This is a guest post by Monique Wells of understandingtimemanagement.com
Women entrepreneurs, particularly women solopreneurs, face unique time management challenges in operating their businesses. As a coach and trainer who helps women solopreneurs “get over overwhelm” that so often results from less than optimal prioritization, handling of external communications, and other habits and behaviors in the workplace related to time management, I am constantly seeking the opinions of industry experts about how to reduce or eliminate these challenges.
I recently had the opportunity to interview Brian Tracy, one of the authorities whose time management principles and advice I admire most and incorporate into my life – both at work and at home. I have included three “hot tips” from our interview below. If you follow these, you are guaranteed to see an improvement not only in your peace of mind, but also in your productivity and ultimately, your profitability!
Tip #1: To overcome overwhelm, ask yourself, “Is there anything that I am doing today, that knowing what I know now, I wouldn’t start?”
Brian shares this question, which he calls the “zero-based thinking” question, in his training sessions and business seminars the world over. He says that “…you cannot become more efficient by doing more things. You can only become more productive by doing fewer things.” So the question becomes, “What am I going to stop doing to free up time for the things that are really valuable?” When you answer this question for yourself, you then need to think about how to stop doing the thing(s) that you have identified as quickly as possible.
Tip#2: Become your own best monitor for time-wasting activities at work.
Solopreneurs generally work at home. For men and women in this situation, a major time management challenge is the ease with which we become distracted by things in our environment. For mompreneurs, it can be especially difficult to avoid the temptation to address home-related tasks during working hours. It is important for home-based entrepreneurs to be self-disciplined and create a work environment that mimics that of a traditional office where you would work as though your boss were standing over you.
Brian advises the following: Imagine paying yourself $100 an hour or 100 euros an hour to tell yourself what you should do more of or less of, and what you should start doing and stop doing during your work day. Then follow your own advice! Dress for working at home as though you were going out to the office. Make your to-do list, prioritize the items on the list, and begin working as soon as you sit down. Work as though you were your own most highly valued employee, dealing with valuable things consistently and regularly, and getting them done quickly.
Tip #3: To improve your productivity, guard against spending time discussing personal matters with clients, colleagues, friends and family during the work day.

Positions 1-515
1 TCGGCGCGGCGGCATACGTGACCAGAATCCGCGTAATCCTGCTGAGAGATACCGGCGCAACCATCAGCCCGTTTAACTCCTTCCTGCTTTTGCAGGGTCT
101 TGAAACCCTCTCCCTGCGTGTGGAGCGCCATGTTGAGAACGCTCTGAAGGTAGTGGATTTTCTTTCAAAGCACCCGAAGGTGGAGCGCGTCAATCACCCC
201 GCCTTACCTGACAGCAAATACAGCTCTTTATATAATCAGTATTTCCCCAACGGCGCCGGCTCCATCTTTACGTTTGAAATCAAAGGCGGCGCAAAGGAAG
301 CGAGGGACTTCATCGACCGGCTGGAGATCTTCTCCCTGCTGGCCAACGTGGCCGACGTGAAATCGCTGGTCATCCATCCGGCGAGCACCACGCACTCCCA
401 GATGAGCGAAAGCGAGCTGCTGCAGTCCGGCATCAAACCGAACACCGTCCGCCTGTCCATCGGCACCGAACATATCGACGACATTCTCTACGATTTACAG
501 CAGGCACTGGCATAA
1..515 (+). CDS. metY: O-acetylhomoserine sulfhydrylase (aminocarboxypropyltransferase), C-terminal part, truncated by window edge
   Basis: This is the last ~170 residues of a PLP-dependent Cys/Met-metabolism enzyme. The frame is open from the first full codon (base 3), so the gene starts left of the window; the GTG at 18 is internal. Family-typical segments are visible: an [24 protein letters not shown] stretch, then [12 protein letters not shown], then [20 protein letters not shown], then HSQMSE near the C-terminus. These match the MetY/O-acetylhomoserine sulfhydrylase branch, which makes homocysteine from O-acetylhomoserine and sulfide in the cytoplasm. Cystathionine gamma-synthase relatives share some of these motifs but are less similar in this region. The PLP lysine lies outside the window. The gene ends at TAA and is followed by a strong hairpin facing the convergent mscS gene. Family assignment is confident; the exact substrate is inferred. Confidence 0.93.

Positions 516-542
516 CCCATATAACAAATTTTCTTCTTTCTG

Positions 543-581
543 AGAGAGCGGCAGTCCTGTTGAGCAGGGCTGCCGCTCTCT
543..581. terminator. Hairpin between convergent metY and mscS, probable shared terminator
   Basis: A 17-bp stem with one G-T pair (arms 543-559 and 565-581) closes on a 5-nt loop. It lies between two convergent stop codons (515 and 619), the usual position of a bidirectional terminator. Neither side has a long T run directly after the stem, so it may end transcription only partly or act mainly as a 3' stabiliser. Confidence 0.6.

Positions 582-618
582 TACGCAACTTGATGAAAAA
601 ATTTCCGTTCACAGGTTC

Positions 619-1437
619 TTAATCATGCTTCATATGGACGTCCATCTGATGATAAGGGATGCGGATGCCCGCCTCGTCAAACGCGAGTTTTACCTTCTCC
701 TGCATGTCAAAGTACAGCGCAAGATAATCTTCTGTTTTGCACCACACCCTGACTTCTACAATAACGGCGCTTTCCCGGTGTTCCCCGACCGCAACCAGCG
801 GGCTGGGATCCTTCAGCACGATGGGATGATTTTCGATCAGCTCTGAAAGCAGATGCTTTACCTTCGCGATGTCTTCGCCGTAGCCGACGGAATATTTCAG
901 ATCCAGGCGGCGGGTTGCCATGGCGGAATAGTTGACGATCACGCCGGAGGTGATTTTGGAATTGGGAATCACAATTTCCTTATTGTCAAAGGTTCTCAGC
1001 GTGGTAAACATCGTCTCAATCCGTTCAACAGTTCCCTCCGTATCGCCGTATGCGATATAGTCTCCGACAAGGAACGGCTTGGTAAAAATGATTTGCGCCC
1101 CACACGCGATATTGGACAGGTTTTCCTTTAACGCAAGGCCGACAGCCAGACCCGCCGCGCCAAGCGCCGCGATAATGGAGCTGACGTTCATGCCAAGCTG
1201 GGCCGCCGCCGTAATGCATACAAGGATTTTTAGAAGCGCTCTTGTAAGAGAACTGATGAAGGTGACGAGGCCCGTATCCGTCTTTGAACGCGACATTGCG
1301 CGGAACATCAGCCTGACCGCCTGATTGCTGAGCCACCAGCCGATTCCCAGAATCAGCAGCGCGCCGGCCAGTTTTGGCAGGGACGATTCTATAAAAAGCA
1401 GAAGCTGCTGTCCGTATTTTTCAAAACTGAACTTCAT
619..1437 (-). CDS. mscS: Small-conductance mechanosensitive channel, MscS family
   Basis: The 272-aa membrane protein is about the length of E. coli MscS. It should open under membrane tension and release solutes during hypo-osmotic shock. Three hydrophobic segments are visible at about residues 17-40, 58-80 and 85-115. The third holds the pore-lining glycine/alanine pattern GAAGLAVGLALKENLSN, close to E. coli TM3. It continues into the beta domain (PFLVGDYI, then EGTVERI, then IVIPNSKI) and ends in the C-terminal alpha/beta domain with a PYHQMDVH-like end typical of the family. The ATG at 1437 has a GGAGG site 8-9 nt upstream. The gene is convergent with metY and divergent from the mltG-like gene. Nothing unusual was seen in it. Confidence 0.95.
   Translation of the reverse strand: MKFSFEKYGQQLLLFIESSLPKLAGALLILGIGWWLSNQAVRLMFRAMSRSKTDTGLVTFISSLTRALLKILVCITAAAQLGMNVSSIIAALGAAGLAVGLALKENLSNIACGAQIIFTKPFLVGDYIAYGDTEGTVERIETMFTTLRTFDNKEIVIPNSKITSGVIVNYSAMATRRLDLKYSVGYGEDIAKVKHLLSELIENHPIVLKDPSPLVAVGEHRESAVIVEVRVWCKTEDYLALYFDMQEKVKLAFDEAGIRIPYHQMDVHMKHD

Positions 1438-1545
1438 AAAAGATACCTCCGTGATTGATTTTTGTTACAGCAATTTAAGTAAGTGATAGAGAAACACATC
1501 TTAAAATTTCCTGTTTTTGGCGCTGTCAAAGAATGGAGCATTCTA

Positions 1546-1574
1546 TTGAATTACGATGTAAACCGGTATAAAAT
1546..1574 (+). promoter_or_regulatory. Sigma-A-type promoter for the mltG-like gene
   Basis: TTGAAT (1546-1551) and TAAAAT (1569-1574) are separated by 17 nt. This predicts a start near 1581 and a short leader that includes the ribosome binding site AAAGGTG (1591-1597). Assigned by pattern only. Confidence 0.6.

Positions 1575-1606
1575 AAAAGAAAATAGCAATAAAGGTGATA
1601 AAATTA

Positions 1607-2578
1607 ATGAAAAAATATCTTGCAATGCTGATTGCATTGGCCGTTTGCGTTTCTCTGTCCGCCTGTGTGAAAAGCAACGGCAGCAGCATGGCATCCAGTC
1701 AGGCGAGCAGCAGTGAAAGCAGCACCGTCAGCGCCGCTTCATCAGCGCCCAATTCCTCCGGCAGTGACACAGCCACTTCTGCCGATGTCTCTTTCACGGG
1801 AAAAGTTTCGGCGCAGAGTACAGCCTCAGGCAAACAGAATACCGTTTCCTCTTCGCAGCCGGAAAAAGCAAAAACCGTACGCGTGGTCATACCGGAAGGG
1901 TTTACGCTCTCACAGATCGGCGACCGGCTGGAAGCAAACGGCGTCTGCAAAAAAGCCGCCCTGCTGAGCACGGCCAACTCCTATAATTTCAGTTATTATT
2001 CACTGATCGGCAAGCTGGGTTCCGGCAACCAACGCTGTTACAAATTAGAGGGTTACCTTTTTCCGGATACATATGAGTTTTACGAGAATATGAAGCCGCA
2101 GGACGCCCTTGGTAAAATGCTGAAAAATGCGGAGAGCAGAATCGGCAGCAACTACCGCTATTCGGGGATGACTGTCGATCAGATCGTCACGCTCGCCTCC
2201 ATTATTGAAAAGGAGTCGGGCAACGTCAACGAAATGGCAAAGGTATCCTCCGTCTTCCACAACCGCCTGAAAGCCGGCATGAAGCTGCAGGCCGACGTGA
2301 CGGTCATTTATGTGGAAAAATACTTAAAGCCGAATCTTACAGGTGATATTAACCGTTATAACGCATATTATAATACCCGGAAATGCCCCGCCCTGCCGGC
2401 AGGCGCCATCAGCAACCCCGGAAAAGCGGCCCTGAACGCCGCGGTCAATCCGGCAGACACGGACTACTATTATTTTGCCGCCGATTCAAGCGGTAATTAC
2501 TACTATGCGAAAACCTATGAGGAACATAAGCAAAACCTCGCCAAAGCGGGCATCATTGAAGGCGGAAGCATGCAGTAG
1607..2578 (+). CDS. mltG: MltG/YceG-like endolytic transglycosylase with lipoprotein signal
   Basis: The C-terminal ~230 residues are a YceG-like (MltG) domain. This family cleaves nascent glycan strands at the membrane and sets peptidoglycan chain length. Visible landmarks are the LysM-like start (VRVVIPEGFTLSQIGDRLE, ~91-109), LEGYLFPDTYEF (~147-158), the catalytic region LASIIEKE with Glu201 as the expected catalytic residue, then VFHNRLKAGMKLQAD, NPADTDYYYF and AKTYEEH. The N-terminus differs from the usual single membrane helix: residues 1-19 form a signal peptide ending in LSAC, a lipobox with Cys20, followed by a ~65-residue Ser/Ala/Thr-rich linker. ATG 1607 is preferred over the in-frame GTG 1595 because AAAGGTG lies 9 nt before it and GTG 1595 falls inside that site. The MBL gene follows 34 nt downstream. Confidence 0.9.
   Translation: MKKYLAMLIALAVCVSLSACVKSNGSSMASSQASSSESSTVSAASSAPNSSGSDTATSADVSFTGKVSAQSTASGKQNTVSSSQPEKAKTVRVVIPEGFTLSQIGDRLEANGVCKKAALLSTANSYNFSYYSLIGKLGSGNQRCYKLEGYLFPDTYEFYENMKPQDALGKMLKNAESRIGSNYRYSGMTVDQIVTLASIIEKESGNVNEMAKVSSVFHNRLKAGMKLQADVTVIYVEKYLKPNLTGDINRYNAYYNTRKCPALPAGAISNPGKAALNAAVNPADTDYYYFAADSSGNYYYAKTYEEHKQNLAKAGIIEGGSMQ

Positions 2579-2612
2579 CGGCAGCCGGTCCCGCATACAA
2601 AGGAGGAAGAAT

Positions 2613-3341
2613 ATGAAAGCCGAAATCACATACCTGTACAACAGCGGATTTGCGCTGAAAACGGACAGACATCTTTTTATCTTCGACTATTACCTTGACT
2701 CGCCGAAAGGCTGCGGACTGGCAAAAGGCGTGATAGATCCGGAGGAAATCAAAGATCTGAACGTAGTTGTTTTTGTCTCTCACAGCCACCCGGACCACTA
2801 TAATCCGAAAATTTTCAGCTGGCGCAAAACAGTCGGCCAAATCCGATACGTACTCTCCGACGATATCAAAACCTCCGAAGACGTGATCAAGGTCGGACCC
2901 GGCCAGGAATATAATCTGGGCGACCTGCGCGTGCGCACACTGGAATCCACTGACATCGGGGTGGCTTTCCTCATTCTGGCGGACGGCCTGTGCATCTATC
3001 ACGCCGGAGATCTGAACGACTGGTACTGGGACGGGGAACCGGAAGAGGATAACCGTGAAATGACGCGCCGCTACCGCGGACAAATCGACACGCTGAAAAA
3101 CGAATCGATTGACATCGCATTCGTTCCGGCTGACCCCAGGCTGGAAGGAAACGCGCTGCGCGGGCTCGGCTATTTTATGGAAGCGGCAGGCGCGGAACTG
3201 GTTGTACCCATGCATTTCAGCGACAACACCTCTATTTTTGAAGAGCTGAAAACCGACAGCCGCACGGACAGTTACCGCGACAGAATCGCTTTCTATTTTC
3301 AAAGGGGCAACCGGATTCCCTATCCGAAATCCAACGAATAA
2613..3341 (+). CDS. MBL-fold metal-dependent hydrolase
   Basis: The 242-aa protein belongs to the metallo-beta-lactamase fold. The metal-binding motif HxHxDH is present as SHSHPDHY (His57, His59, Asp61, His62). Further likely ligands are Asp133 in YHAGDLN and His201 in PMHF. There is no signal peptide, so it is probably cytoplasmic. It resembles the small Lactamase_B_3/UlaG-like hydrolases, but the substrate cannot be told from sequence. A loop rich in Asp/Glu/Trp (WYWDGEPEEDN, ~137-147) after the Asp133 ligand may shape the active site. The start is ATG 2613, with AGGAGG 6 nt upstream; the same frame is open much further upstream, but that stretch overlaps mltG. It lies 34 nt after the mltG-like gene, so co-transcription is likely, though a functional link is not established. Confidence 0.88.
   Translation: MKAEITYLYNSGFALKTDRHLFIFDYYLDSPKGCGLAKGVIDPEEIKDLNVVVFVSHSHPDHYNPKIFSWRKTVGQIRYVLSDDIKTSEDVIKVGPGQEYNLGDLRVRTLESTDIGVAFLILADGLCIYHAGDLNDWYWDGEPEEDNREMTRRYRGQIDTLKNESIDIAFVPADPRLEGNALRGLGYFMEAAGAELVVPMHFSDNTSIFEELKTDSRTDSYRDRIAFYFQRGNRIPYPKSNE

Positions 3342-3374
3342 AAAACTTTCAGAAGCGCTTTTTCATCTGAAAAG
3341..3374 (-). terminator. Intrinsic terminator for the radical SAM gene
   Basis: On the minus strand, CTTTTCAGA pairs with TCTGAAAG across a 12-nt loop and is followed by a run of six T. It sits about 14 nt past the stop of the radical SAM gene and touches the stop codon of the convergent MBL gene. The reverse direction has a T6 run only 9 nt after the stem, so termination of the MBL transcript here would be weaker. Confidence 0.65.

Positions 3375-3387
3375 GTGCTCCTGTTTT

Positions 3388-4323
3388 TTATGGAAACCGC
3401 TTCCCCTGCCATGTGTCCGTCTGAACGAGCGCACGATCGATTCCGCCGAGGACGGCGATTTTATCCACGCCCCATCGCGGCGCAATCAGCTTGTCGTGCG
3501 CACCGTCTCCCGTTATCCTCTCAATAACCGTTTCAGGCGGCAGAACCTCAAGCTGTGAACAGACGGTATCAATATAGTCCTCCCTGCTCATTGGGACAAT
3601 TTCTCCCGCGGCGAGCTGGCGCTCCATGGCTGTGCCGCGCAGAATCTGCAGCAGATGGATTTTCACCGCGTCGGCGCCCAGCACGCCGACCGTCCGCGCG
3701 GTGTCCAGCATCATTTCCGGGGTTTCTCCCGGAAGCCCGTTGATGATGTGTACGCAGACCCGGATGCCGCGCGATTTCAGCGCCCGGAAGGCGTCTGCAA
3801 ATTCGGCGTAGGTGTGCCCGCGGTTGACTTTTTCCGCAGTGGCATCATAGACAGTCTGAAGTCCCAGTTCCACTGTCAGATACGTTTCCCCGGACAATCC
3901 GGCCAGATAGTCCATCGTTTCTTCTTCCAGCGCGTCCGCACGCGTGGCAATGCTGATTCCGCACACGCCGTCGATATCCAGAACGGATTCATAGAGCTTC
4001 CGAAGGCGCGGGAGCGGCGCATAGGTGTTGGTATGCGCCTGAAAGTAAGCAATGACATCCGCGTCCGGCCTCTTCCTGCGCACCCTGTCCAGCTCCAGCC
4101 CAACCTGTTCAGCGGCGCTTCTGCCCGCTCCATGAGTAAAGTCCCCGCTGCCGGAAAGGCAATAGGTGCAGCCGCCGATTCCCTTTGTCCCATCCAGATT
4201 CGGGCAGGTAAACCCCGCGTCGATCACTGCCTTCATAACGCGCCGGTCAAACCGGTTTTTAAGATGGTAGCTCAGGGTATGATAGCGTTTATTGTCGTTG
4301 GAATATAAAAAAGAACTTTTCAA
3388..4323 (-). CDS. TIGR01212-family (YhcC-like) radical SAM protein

Over the ten years that Brian has been working with small business owners, he has observed that, compared to men, women have a tendency – and seemingly feel obligated – to respond immediately and fully to communications of all kinds during the course of the business day. In his experience, we spend enormous amounts of time providing “emotional first aid” to people – we try to help them solve their non-business-related problems during office hours. He suggests that when conversation drifts from the business topic at hand, or when the opening “chit-chat” goes on a little too long, we use phrases like:
“This is a great question. Why don’t we come back to that after 5 o’clock?”
“Tell me, what can I do for you right now?”
to bring things back to business.
I have the tendency to want to connect with clients and others that I speak with by introducing or responding to some element of personal interaction, whether by phone, by e-mail, or in person. It is not often a great time waster for me, but there are times when this aspect of communication can occupy an hour or more of the business day. I know others for whom this is a constant preoccupation, and therefore a significant time waster, during the day. We need to curb the feeling that we are being discourteous or unpleasant in bringing conversations back to business.
Are you overwhelmed at work? Do you experience distractions or have the tendency to communicate about non-business topics during working hours? Share your stories in the comment section below!
Monique Y. Wells is the Paris Muse of Time Management™. She helps women solopreneurs who work from home “get over the overwhelm” that they experience during the workday. Monique owns two small businesses, and has over ten years of experience in maximizing productivity within the constraints of the number of hours available for work each day. Find her at http://understandingtimemanagement.com.